School may be out for summer but many students and their proud parents will be starting to gear up for graduation ceremonies.

Beyond the hat and gown, graduates will soon be entering the jobs market and Royal London warns while many will be looking to pay off their student debt immediately, that shouldn’t necessarily be their main financial priority.

The provider has expressed some concern that those with high levels of student debt may focus on paying that off and will therefore opt out of their workplace pension.

This can be damaging to their future retirement.

Helen Morrissey, personal finance specialist at Royal London, said:  “A new graduate may look at their student debt and want to get it down as quickly as possible, perhaps even opting out of their workplace pension in order to free up extra cash.

“Most graduates will never pay off their student debt in full and the balance will eventually be written off.  Meanwhile, opting out of workplace pensions means losing the contribution from your employer, possibly over a period of decades.   Those who stay in pensions will see their money and their employer’s contribution grow over time and they will also benefit from tax relief on their contributions.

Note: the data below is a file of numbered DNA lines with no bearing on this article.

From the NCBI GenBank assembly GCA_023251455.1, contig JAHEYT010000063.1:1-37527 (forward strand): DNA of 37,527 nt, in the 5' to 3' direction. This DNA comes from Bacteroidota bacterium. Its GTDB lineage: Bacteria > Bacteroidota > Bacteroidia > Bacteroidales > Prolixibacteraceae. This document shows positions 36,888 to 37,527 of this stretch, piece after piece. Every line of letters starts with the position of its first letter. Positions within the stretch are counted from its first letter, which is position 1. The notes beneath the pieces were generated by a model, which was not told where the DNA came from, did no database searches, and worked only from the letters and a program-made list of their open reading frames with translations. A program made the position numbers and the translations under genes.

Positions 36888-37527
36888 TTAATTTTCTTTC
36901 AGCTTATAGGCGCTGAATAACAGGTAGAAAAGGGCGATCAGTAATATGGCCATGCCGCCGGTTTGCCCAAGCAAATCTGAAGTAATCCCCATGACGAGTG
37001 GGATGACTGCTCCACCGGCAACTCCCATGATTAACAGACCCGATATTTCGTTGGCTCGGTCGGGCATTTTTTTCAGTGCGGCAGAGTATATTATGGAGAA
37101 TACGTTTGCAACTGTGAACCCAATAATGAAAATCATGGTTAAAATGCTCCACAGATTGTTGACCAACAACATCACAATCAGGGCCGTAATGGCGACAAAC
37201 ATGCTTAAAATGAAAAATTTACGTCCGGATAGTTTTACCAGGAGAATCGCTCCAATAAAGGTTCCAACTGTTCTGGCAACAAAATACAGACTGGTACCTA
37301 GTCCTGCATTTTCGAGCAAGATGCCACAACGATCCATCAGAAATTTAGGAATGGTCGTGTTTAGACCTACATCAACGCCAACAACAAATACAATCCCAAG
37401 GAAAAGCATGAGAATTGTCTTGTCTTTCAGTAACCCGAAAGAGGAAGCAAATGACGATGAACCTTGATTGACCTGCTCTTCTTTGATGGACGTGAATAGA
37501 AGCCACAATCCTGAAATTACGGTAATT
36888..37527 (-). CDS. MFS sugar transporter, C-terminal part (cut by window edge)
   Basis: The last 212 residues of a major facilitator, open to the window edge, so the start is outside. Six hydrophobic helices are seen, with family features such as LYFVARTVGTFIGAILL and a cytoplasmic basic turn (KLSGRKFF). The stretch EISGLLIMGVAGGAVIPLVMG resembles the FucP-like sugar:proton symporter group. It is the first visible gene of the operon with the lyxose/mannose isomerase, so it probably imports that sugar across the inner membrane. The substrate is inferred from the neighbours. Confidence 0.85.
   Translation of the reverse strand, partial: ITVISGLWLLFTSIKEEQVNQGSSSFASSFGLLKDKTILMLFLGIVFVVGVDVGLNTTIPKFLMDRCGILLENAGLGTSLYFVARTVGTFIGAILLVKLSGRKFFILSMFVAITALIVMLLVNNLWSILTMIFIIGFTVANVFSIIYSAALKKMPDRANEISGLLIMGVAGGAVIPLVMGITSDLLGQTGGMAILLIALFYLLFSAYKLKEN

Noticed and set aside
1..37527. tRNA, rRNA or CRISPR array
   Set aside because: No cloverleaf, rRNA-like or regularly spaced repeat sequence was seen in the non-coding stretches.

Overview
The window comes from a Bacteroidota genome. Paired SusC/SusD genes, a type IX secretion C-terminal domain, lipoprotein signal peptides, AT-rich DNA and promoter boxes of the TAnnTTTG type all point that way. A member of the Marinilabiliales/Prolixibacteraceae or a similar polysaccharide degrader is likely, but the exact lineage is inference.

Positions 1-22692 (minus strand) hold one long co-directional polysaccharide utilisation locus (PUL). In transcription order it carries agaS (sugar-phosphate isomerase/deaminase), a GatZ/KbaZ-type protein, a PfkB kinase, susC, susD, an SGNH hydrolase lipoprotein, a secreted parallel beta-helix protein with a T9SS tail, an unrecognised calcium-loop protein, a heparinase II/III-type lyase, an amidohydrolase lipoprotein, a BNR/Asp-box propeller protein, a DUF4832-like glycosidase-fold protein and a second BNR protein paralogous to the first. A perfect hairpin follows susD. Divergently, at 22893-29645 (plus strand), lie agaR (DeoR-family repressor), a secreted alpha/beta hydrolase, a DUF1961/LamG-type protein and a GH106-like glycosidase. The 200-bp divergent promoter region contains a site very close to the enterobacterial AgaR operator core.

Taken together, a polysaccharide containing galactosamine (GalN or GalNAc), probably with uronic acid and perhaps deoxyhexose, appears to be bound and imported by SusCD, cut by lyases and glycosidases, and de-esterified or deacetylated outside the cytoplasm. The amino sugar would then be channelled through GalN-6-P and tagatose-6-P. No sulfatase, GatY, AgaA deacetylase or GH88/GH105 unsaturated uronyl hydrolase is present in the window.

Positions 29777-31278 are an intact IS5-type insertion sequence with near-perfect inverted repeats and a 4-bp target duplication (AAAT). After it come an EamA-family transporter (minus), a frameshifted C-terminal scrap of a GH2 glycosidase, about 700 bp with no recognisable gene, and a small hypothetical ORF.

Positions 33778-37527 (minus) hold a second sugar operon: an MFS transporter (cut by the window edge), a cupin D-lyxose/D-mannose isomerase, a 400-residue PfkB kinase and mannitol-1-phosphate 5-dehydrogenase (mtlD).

“With graduate pension pots already facing a squeeze due to student loan repayments, any further reduction could pose a devastating blow to a graduate’s retirement fund.  Therefore it is essential that employers and the government communicate the benefits of pension saving clearly to Britain’s new graduates.”

HM Revenue and Customs practice and the law relating to taxation are complex and subject to individual circumstances and changes which cannot be foreseen